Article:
Does the Google Knowledge Graph Spell the End for Novice SEOs?

Google’s knowledge graph has revolutionised lateral searching. It pops up on the right on the search results with information about the topic you have searched for, as well as related subjects that you may be interested in.

For example a search for Manchester United will bring up the team’s information in a knowledge graph, including manager, stadium, full team roster, latest fixtures and results, even their current share value.

For the ordinary searcher this is a great tool and a coup for Google over Wikipedia, but for the novice SEO, could it spell disaster?

With the introduction of Hummingbird and the deep-learning function Google is now using, coupled with the Panda and Penguin updates; it is now easier than ever for searchers to find what they are looking for. It’s not all about keywords and densities anymore; it’s about high quality and original content.

As the knowledge graph encourages lateral searching, it’s important that the content being created takes into account things that could be associated with the original topic. If it’s about a TV show or a movie, include as much relevant information as possible. Actors names, films they have been in, studios where it was filmed, director etc.

All this will allow Google to identify the relevance of the site and if it has quality links, it will increase your authority in Google’s eyes. This means Google will move it higher in the SERPS to work hand in hand with the knowledge graph. It will also mean that searchers spend more time on the site as the information they may be looking for in a follow up search is available.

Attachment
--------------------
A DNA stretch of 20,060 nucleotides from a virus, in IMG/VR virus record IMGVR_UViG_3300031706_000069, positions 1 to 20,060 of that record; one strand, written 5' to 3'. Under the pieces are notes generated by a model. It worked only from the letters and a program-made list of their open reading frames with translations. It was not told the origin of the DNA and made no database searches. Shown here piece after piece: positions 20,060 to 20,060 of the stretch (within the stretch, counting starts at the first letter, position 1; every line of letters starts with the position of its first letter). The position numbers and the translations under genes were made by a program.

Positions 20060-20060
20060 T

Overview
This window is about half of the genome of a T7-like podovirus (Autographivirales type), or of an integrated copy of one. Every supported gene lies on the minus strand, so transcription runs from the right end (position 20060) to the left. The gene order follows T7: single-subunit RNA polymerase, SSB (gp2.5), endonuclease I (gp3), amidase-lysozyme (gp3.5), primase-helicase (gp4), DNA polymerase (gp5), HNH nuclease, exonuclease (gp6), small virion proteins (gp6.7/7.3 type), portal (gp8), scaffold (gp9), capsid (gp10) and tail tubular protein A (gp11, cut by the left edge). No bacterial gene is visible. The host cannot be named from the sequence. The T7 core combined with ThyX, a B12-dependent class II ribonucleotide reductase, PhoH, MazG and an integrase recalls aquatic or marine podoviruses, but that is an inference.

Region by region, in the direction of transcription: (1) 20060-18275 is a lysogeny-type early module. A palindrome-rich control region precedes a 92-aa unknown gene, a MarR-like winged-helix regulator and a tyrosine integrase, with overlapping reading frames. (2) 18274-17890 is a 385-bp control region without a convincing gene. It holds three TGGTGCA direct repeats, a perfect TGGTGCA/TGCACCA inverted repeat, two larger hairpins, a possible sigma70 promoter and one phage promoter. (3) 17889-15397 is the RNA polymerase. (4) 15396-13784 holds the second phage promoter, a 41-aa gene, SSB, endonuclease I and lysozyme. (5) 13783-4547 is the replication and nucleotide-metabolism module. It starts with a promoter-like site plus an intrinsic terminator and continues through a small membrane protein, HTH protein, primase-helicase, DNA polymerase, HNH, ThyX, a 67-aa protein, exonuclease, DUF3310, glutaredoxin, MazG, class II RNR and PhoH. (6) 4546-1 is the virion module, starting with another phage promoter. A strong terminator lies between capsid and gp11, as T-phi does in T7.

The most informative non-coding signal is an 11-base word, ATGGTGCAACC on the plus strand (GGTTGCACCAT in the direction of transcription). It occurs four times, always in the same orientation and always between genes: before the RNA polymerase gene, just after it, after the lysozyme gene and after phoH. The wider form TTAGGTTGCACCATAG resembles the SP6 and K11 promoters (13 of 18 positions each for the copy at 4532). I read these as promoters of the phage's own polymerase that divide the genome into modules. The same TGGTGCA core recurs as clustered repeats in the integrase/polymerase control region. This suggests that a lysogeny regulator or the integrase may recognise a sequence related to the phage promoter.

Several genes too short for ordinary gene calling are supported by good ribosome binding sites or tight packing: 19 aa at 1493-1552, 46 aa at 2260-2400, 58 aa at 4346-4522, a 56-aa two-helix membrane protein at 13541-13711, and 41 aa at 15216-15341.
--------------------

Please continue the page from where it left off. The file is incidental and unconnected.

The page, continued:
Grasping the HTML required to successfully link relevant information into the content, including pictures and video embedding, can be daunting. If it’s successful it will create a vastly informative piece of original content, which has relevance to the topic and which will allow Google to move you up the rankings.

If it fails and bad links are made or the HTML isn’t typed correctly then Google will recognise this and move the site down the rankings, damaging your authority and even the relevance, so a lot balances on getting it right.

A tip to make SEO easier with the knowledge graph – would be to research the knowledge graphs in the field you’re working in. Google populates the graphs with information from the number of search queries, so if lots of people are searching for how tall Abraham Lincoln is this information will appear in his graph; whereas this may not be a top search query for George Bush or Kennedy so it will not appear in theirs.

This will give an insight into the popular areas of search, and allow you to optimise content accordingly to achieve the best results; think of the knowledge graph as a help not a hindrance.

So no, it’s not the end for novice SEOs, but a fundamental change in how SEO works. Changes to the way SEO is approached are needed to enjoy continued ranking and traffic success.